KAIROS workshop at WCC Assembly inspires hope for gender justice in Christ’s love
KAIROS delivered an engaging workshop at the ongoing 11th Assembly of the World Council of Churches (WCC) in Karlsruhe, Germany, on Lessons from women peacebuilders on transformation to more peaceful, just and sustainable relationships among all peoples and with Creation.
The workshop’s discussion focused on the gender marginalization in peacebuilding, climate change adaptation and mitigation, challenging patriarchy and building creative solutions for more just and sustainable transformation. The workshop’s panelists were KAIROS’ Women of Courage: Women Peace and Security program partners from South Sudan and Palestine. Their representatives were Jackcilia Salathiel, National Women’s Coordinator at the South Sudan Council of Churches and Zoughbi Zoughbi, Founder and Director of Wiam: Palestinian Conflict Transformation Centre.
Historically, women peace activists have used the common values that are present in many religions and faiths, such as love and the respect for human dignity, to build bridges. Nonetheless, religion and cultural contexts can also act as serious obstacles to women peacebuilders.
Jackcilia shared that in the context of South Sudan, discrimination of women and girls is rife in all spheres: in education, justice systems, access to property, recruitment to employment, political and decision-making positions, and within the church. Women and women’s voices are hardly present in higher hierarchies and decision-making systems of the church.
Women also face insecurity in many forms including sexual violence, domestic violence, and the insecurity associated with the climate crisis. Extremes in both drought and severe rainfall have greatly affected food security for many families, often leading to climate change-induced migration with women disproportionately affected.
Despite these challenges, the SSCC Nation Women’s Program is persistent in its efforts to reach as many women as possible in the many facets of peacebuilding and reconciliation efforts. The program has adapted empowerment methodologies that consider cultural, literacy and linguistic diversity of the women. Women are encouraged to participate more in decision-making process and are supported through human rights trainings, including on universal human rights instruments such as CEDAW (Convention on the Elimination of All Forms of Discrimination) and UN Security Council Resolution 1325.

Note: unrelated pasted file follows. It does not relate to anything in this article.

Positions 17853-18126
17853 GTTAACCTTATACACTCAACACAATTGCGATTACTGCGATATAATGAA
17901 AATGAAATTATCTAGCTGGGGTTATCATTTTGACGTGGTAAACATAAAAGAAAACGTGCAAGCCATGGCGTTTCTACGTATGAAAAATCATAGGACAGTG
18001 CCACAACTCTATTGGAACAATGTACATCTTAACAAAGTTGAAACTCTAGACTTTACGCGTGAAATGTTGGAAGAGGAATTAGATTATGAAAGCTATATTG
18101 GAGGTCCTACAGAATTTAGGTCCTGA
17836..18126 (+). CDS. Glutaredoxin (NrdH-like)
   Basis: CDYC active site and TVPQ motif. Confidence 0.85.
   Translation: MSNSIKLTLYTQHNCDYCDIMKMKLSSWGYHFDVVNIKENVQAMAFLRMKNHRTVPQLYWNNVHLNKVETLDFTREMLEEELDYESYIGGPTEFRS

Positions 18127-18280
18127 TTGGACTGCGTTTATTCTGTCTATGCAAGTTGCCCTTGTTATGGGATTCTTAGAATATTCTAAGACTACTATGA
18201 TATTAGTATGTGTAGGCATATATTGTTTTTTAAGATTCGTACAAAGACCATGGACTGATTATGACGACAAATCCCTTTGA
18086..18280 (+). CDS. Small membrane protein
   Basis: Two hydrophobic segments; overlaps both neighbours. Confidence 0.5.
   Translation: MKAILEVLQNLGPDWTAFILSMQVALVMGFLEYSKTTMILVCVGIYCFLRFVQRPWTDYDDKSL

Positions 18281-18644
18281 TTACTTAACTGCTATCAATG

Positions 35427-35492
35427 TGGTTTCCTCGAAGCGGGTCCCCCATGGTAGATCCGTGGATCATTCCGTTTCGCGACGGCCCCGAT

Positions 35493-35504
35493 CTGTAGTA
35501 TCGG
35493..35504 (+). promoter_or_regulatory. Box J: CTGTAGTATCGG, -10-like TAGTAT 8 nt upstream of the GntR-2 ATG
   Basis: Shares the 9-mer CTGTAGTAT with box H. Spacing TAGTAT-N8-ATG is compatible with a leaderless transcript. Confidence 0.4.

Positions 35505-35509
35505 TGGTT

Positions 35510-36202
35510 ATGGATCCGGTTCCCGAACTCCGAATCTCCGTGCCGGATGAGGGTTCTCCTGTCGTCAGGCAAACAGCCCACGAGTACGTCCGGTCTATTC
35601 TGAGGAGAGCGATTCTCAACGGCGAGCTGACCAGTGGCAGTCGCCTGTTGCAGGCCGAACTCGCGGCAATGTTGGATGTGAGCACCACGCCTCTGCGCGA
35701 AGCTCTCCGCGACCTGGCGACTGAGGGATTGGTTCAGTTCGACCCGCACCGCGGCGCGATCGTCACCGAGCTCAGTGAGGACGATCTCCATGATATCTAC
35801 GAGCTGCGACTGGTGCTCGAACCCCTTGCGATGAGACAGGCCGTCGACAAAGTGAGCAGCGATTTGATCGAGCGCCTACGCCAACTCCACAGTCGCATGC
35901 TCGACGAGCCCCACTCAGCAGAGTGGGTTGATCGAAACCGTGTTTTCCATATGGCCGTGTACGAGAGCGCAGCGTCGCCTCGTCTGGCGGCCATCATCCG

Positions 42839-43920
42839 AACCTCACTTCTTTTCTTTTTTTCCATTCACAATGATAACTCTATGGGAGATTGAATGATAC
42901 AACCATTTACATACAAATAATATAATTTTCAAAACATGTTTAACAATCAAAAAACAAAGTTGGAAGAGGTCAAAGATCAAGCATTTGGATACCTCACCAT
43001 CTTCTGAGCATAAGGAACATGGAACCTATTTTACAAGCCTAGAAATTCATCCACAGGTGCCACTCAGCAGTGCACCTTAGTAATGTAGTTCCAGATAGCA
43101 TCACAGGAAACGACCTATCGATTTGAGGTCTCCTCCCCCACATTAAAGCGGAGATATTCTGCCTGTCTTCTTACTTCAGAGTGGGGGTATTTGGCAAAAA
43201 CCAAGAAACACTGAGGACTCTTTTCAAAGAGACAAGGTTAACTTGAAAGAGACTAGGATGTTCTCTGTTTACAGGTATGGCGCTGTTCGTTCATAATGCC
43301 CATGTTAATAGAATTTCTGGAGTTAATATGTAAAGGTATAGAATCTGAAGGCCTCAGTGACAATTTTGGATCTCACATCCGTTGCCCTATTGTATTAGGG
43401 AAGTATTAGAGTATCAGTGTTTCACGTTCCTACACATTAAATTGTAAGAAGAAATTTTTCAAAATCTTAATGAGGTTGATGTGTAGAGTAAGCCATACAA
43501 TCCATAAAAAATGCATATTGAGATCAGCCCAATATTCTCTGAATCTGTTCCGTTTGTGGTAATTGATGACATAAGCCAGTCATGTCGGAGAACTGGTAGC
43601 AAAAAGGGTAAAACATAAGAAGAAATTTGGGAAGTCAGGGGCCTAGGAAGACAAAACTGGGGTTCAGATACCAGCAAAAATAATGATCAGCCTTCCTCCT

The Women’s Program has also been advocating within the churches to implement inclusive spaces that are more responsive to gender equality including supporting women’s leadership in the churches.
“It is futile to preach about gender discrimination and yet not practice non-discrimination in our churches. Peace in the community without peace in the church is not wholistic peace,” said Jackcilia.
In Palestine, Zoughbi Zoughbi, acknowledged some stark similarities between issues faced by women in South Sudan and Palestine, despite the very different contexts.
Despite the adoption of UNSCR1325, communities in Palestine have neither peace nor security. Zoughbi noted that the major obstacle for peacebuilding work in Palestine is the Israeli occupation. Women’s livelihoods and security are also disproportionately threatened by Israeli settlers in the West Bank, primarily because women are the caretakers of land. Lack of access to water and restrictions on Palestinians to dig their own wells, means that women must travel some distances to access water, where they face blockades and attacks by settlers along the way.
Palestinian women bear the weight of this compounded violence – the violence of occupation and the siege of the Gaza Strip, violence resulting from the climate crisis such as displacement from the land, as well as family violence – including the cultural practice of “honour killing.”
“Unfortunately, extreme ideas of patriarchal traditional and faith leaders are hindering our peace work in Palestine, who refer to it as ‘foreign and western.’ These leaders are completely opposed to the idea of women’s liberation and empowerment, gender justice and mainstreaming,” said Zoughbi. “On the other hand, various faith denominations are bound by restrictive doctrines and policies that present roadblocks to working ecumenically on diverse issues including gender justice.”
Wiam confronts these issues by challenging the status quo, basing the work on pluralism in Christianity and Islam, and ecumenism among all churches. Wiam is a member of the interfaith committees in Bethlehem, and works collaboratively with taskforces of lawyers, social workers, activists and other civil society actors.
Both partners agreed that women in their regions are very receptive of the work at their respective organizations, especially in the more rural areas despite their limited resources and some deep-seated cultural and faith-based societal gender roles.
In the spirit of the WCC Assembly’s theme on Christ’s love in reconciliation and unity, KAIROS partners and workshop participants agreed that encouraging each other not to be silent, standing in solidarity with women, providing them with resources and opportunities, as well as using ecumenical platforms to accompany and affirm their struggles are all forms of collective responsibility to alleviate the suffering of all people.
Perseverance, compassion and restorative justice interventions based on Christ’s love are true examples of how to respond to the most marginalized in the world, strengthening the journey and hope for the future.